Risk mitigation: a myth of infinite cost and finite risk

You are all familiar with a typical presentation on risk management where we see the same old graph that depicts the risk as finite on one side and the costs of mitigation as infinite on the other side and attempts to show us a balance between the two where the costs are minimal. Well, the idea is correct but guess what? The graph is wrong. The graph is wrong and it gives you a wrong idea of cost distribution which in turn causes you to bias towards more risk. That graph actually makes you and your business less risk-averse. How?

A “traditional” risk cost versus mitigation cost trade off graph.

You see, the idea that the risk is finite while the risk mitigation cost is infinite is a myth.

Risk mitigation cost is only infinite when your resources are lower than those required for mitigation. So, yes, this is possible but unlikely. There are limits to our technology and there are limits to the investment effectiveness but there is a limit to the numbers of risks and mitigation techniques that a business can apply. So the risk mitigation costs may be very high and you may be unwilling to pay …
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Mitigating risks … is a waste of money?

There was an interesting talk at one of the panels at the RSA Conference, where SilverSky and Adobe claimed that investing in security is a waste of money. Their message is simple and compelling:

“For most companies it’s going to be far cheaper and serve their customers a lot better if they don’t do anything [about security bugs] until something happens. You’re better off waiting for the market to pressure on you to do it.”

Although they say that this was all in pretense, we all know it was not, companies large and small try to avoid fixing problems as long as they can, waiting for customers to complain loud before ever doing anything. Basically, this is a risk that companies rate as unimportant because of its low perceived rate of occurrence.

The problem with this kind of risks that they cannot be properly rated. The probability of these risks is hard to rate because the data is basically unavailable. And the impact of the risk is underrated because of low perceived probability. People tend to ignore such risks.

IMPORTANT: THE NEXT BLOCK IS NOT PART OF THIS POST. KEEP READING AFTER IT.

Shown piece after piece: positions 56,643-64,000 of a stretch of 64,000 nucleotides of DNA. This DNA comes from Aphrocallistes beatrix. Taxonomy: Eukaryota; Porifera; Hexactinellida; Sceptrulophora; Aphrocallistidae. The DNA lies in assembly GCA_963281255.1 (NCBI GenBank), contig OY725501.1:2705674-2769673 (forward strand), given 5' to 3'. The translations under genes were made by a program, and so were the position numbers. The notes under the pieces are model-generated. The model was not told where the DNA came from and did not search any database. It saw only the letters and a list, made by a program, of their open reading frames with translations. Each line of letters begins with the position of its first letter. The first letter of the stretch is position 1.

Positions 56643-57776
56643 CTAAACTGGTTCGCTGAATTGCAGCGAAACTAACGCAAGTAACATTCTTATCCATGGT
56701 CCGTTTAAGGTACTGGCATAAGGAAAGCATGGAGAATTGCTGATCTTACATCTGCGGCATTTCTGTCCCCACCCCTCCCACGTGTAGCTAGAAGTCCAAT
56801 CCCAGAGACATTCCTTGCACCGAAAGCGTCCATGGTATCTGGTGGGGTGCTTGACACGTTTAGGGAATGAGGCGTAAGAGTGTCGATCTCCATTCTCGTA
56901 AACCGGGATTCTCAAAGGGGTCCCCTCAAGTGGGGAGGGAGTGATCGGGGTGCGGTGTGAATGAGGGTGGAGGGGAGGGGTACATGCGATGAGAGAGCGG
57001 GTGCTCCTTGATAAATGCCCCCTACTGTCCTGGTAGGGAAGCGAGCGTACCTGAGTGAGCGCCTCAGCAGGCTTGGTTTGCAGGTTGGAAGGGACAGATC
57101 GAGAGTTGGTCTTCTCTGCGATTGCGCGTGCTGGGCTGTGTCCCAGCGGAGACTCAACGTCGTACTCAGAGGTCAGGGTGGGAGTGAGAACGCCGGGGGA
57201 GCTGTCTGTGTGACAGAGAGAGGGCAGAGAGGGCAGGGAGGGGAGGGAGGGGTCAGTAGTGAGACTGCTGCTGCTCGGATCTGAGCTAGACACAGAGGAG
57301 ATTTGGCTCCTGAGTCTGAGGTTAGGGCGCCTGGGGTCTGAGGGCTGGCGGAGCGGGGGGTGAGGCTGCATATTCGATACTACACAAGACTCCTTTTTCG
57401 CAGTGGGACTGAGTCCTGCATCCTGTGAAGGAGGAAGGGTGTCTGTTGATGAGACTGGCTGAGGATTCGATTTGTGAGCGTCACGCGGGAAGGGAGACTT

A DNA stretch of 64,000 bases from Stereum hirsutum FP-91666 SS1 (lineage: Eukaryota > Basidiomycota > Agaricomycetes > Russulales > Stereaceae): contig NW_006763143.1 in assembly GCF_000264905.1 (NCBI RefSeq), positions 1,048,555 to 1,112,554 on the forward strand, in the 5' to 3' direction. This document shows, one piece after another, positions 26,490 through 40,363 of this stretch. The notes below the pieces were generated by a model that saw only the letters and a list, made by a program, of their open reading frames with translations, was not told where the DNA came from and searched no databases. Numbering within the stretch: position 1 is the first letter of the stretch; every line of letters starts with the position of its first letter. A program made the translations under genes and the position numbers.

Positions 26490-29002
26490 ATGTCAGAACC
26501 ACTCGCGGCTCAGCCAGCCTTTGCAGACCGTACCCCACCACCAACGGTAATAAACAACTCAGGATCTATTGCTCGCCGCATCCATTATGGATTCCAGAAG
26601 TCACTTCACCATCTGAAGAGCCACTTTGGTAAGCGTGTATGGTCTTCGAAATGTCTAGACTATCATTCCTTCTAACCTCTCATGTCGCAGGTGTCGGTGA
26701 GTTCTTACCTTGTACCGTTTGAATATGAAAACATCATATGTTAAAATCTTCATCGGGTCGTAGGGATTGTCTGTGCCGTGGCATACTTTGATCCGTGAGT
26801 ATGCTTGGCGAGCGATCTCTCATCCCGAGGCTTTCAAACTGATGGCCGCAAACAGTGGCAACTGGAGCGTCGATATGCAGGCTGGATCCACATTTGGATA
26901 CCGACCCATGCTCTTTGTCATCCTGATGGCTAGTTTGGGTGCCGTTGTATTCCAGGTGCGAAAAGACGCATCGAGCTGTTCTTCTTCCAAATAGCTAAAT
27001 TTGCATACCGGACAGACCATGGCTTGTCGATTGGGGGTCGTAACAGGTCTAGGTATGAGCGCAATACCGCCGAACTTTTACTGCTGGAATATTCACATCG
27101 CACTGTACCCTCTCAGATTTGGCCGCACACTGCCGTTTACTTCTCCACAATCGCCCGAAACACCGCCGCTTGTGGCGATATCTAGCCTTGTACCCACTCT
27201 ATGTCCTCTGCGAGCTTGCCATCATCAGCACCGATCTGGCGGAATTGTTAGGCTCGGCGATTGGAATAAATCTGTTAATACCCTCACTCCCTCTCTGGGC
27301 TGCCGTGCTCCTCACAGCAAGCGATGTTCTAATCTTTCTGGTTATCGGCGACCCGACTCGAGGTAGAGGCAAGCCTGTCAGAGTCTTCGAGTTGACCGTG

But the companies, can they also afford to ignore such risks? What has to be considered is that a …
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State of security – still miserable

Even after all these years the software industry seems to be ever in a state where we believe that if vulnerability exists but is unknown to the public it cannot be exploited, so our software is “practically secure.” In theory this is true, but the problem is that once someone finds the vulnerability, the finder may just exploit the vulnerability instead of reporting it or helping to fix it. Having “hidden” vulnerabilities doesn’t really make the vulnerabilities go away; it simply means that the vulnerabilities are a time bomb, with no way to know when they will be exploited.

Security is a fascinating subject even for uninitiated not to mention Bruce (who makes money with it no slower than the US Treasury printing presses) that may be looked at from different perspectives and talked about in several management dialects, including McKenzie (I do not speak it but I can understand it in a round-about sort of ways). Talking about security often gives you a cozy feeling. And all those diagrams, tables and, oh my, vectors and mitigations, they are so neat and kosher… until someone starts asking hard questions. Pray this someone is not your customer.

Talking about security does …
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